Religious, political leaders condemn Cairo attack
Egypt's political and religious leaders have strongly denounced the perpetrators of the deadly Sunday night (August 4th) attack outside the National Cancer Institute in Cairo and all extremist groups that threaten society.
Twenty-two people were killed and 70 were injured in the crash in central Cairo's al-Manyal, which President Abdel Fattah al-Sisi described as a "terrorist incident".
The blast was caused by a speeding car packed with explosives that smashed into three other vehicles as it was driving against the traffic, officials said.
Both the interior ministry and police have accused the Hasm group of being behind the attack, which happened a few days before Eid al-Adha.
The vehicle implicated in the explosion, which had been reported stolen months before in Menoufiya, was "carrying explosives prepared for use in a terrorist attack", the interior ministry said.
Religious leaders denounce attack
"These terrorist groups do not observe the sanctity of blood or the sacred month," Egypt’s Grand Mufti Shawki Allam said in a statement. "Rather, their aim is to spill innocent people’s blood, terrorise people and provoke civil unrest."
Al-Azhar also condemned the incident in an official statement.
"Committing such a crime in a place crowded with innocent people, including women, children and patients, just a few days before Eid al-Adha and in this sacred month, reveals the true face of terrorist groups and exposes the falsehood of their affiliation to Islam," the statement said.
"All the acts that those barbaric, brutal groups commit violate the teachings of Islam and go against its purposes, foremost of which is the preservation of souls," the statement continued.
Such actions are an "express violation" of the Qur'an and the teachings of all religions, it added.
In a Tuesday statement, Dar al-Ifta’s Fatwa Observatory said terrorist groups embrace radical ideology and issue false fatwas "that lay the groundwork for violence for the purpose of achieving their malicious agenda".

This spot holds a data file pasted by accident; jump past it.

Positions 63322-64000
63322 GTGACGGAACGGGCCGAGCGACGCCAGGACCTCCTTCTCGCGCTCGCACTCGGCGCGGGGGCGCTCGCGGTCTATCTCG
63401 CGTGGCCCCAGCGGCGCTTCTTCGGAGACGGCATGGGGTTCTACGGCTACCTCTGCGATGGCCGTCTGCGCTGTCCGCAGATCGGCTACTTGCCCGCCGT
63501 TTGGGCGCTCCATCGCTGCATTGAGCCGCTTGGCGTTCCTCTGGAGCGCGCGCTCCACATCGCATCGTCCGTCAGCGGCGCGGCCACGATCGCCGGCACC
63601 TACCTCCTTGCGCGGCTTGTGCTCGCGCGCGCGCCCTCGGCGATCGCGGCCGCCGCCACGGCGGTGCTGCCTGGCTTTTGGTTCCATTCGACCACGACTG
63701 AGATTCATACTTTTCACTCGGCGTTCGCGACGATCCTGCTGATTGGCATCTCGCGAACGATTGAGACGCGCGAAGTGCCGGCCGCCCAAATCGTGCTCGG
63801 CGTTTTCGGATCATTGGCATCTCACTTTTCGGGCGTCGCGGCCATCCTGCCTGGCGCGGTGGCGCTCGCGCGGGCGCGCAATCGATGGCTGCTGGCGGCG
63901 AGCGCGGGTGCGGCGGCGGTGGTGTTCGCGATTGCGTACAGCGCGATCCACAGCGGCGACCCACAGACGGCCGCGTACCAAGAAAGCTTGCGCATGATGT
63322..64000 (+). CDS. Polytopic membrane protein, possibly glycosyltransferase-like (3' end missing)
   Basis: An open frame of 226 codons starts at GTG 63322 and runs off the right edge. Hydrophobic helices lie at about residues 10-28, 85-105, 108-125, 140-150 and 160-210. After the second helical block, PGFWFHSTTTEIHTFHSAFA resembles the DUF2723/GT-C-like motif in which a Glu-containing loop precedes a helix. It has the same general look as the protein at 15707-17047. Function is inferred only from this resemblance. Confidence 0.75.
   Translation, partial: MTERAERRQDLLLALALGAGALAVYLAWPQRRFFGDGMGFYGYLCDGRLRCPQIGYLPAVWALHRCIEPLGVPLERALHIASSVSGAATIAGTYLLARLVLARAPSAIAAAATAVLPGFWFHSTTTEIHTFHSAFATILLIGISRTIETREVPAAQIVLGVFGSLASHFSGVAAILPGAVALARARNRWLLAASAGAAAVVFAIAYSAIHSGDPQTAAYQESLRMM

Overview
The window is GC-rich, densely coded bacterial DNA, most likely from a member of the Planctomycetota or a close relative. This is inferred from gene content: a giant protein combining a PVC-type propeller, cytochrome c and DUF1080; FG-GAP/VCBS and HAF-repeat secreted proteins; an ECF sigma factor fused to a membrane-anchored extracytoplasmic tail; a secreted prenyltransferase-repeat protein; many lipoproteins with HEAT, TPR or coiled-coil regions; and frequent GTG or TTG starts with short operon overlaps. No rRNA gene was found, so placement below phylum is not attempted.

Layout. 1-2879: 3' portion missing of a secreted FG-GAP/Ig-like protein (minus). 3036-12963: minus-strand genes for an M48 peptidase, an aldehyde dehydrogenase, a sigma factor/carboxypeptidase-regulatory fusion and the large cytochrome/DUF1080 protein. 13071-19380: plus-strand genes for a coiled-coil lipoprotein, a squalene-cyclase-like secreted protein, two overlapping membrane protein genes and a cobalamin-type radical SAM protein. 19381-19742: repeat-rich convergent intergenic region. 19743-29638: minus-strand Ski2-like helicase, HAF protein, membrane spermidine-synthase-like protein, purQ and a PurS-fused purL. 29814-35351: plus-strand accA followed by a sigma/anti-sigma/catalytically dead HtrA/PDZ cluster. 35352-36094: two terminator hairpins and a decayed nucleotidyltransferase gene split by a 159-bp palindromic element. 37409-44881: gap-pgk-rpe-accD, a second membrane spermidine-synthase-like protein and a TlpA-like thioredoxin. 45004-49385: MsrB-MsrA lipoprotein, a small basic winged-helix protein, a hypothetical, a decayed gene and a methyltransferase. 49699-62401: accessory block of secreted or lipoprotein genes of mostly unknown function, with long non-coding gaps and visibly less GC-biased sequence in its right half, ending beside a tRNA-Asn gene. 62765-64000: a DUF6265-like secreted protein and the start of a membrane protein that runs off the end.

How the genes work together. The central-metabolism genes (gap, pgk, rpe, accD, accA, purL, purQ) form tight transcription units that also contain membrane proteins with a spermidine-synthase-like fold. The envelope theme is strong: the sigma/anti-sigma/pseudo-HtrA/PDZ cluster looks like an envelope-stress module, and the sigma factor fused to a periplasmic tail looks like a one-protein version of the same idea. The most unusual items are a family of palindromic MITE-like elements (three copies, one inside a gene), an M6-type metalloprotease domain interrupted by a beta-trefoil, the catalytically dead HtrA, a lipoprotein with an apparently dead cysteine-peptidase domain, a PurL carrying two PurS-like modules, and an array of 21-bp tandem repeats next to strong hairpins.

Extremists groups, including the "Islamic State of Iraq and Syria" (ISIS) and al-Qaeda, "seek to usurp power in the name of religion", it warned.
Meanwhile, Egypt's Coptic Orthodox Pope Tawadros II offered condolences to the families of victims and said the Church "is praying for all the patients".
The Coptic Orthodox Church will make a contribution towards the renovation of the institute's building, which was severely damaged in the bombing, he said.
It will offer this contribution "alongside all institutions and individuals who offered contributions for that purpose", he said.
Lawmakers highlight Egyptian unity
"These treacherous acts are categorically rejected by Egyptians and will only increase their solidarity against terrorism and extremism," Egyptian MP Motaz Mohammed Mahmoud said.
"We denounce the insistence of those groups of mercenaries on ending the lives of our people and targeting innocent people," he said.
"Egypt will always be a strong state, and these cowardly acts will not affect its determination or the resolve of its people," he added.
"Terrorism has no religion," Mahmoud stressed. "Those who commit such acts are mercenaries whose primary goals are to destroy states, terrorise civilians and spread extremism and violence."
Egyptian MP Tariq Metwally also condemned the terrorist incident.
"It is against all religious and humanitarian values," he said. "It is aimed at undermining Egypt’s stability and security and derailing its development."
He noted however that extremist groups have not succeeded in weakening the Egyptian people’s unity "against the forces of extremism and terrorism".